Black-owned businesses face uphill battle for funding
By Rex Robinson | 5/28/2020, 5:25 p.m.
Businesses throughout Will County are preparing to reopen Friday under Phase 3 of Gov. J.B Pritzker’s Restore Illinois Plan and some of those businesses stayed afloat through the pandemic crisis by receiving loans from various federal and state stimulus packages.
That financial assistance came through banks. Not all businesses, however, receive that financial help. This was the reality for many black-owned businesses in Illinois, according to Larry Ivory President and CEO of the Illinois State Black Chamber of Commerce, which has approximately 3,000 members throughout Illinois and an estimated 200 to 300 in Will County.
This is especially true, he said, of the Paycheck Protection Program (PPP) offered through the Small Business Administration.
“Many are experiencing troubles getting the PPP money and other funds that are out there,” Ivory said. “Lending can be very discriminatory.”
Small businesses are defined by a company with 500 or less employees and what happened, especially with the first round of federal stimulus money was many financial institutions “took care of their best clients,” he said, “and many were ones who didn’t even need the money. These were multi-million dollar corporations and their subsidiaries. Those businesses were later told to return that money.”
Earlier this month, in fact, in its first official action since being established by the House of Representatives, the Select Subcommittee on the Coronavirus Crisis, chaired by Rep. James E. Clyburn, sent letters demanding that large, public corporations immediately return taxpayer funds that Congress intended for small businesses struggling to survive during the coronavirus crisis.
“Since your company is a public entity with a substantial investor base and access to the capital markets, we ask that you return these funds immediately,” the panel wrote. “Returning these funds will allow truly small businesses-which do not have access to alternative sources of capital-to obtain the emergency loans they need to avoid layoffs, stay in business, and weather the economic disruption caused by the coronavirus crisis.”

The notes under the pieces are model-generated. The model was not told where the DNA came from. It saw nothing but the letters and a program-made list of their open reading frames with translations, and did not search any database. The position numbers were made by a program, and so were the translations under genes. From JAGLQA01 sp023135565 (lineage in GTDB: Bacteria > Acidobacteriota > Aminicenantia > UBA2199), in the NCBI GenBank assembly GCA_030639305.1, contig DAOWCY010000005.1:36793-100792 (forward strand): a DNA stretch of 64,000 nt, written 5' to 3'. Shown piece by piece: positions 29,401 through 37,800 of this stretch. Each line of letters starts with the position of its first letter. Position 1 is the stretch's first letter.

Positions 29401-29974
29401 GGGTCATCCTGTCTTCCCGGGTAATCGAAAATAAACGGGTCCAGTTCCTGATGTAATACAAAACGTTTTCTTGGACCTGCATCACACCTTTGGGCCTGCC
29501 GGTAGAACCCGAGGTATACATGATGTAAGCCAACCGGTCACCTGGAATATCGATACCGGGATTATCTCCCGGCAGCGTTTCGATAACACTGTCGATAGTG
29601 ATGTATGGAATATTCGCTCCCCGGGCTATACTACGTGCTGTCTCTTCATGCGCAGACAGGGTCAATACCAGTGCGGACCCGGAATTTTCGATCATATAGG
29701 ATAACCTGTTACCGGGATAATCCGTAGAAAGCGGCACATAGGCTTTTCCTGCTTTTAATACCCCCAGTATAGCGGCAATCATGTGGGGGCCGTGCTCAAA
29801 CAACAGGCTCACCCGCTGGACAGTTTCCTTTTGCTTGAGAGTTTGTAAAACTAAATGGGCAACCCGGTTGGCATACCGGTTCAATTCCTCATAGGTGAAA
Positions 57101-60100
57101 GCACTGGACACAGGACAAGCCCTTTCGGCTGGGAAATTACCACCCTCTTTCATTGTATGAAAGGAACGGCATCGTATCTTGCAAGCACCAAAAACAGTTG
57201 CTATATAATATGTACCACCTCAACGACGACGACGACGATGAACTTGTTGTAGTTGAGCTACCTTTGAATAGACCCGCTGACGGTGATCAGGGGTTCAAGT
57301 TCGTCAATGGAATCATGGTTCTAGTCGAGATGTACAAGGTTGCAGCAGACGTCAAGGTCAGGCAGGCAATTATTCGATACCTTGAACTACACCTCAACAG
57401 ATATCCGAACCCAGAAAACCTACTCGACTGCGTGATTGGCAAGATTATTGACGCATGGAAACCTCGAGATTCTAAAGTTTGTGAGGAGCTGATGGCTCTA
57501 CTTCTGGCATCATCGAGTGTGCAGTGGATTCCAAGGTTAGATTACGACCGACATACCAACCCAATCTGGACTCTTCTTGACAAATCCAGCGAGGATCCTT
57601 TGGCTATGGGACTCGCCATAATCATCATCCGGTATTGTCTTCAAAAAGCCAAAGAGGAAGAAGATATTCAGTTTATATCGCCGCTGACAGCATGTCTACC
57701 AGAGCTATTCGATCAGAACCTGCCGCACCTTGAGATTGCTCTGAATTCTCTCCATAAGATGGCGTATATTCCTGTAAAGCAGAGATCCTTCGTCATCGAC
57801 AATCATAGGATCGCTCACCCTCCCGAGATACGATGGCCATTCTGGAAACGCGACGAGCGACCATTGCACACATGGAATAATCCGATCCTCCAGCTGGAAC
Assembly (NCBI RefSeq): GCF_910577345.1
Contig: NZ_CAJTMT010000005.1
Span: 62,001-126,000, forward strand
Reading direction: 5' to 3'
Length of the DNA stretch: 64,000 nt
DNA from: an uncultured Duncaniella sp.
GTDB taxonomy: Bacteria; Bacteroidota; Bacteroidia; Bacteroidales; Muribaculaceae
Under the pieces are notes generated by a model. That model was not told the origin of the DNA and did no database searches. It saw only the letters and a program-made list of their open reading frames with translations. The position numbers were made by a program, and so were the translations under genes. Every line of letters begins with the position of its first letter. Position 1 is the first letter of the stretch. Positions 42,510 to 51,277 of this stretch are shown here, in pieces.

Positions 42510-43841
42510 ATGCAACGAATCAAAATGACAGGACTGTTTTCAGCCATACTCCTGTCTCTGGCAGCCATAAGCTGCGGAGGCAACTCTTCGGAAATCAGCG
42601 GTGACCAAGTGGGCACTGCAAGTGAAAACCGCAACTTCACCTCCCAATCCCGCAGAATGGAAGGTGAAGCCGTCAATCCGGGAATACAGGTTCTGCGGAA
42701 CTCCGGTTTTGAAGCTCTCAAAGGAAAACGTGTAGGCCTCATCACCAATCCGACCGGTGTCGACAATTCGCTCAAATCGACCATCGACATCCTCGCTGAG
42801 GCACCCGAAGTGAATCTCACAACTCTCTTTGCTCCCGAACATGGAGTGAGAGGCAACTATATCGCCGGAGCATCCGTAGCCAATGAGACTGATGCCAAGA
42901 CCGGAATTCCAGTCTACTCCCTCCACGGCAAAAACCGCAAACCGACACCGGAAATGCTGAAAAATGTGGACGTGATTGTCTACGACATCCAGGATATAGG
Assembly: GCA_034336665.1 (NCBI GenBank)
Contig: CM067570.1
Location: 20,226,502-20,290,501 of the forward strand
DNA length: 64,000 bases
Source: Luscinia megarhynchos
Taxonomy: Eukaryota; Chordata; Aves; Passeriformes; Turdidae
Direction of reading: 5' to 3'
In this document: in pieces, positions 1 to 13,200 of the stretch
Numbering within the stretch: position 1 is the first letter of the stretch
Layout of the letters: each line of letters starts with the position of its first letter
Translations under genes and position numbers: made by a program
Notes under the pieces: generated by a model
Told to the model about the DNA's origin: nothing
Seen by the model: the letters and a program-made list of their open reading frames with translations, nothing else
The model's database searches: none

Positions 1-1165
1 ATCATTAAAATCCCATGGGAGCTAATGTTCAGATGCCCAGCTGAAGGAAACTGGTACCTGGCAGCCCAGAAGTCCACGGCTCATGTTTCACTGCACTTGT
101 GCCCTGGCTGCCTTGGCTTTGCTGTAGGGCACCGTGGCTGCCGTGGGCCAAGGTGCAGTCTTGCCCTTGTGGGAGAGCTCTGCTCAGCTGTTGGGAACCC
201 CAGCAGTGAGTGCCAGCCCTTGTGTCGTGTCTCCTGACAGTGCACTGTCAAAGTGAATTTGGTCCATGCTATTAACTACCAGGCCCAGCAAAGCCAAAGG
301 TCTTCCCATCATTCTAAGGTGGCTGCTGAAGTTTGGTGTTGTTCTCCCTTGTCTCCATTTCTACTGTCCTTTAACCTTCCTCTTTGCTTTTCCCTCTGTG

When Congress passed the Coronavirus Aid, Relief, and Economic Security (CARES) Act with broad bipartisan support, it intended to provide an invaluable lifeline for small businesses that otherwise might be forced to lay off employees or shut down entirely. Congress did not intend for these funds to be used by large corporations that have a substantial investor base and access to capital markets.
Unfortunately, many large companies, through a loophole in the legislation were able to utilize this program and obtained loans that were intended for small businesses. Some of these companies have returned these funds amid widespread public outrage, but others have refused.
The first round of stimulus money, according to Ivory was doled out in haste. “There were no checks and balances in place to ensure that all small businesses would have the same opportunity to receive the money.”
Ivory contends banks gave loans to those larger companies because they had done business with them in the past and because it’s much easier to give one business a $1 million loan than it is to give 10 of them $100,000 loans. The smaller the increments, the more paper work there is to do for the banks, Ivory reasoned.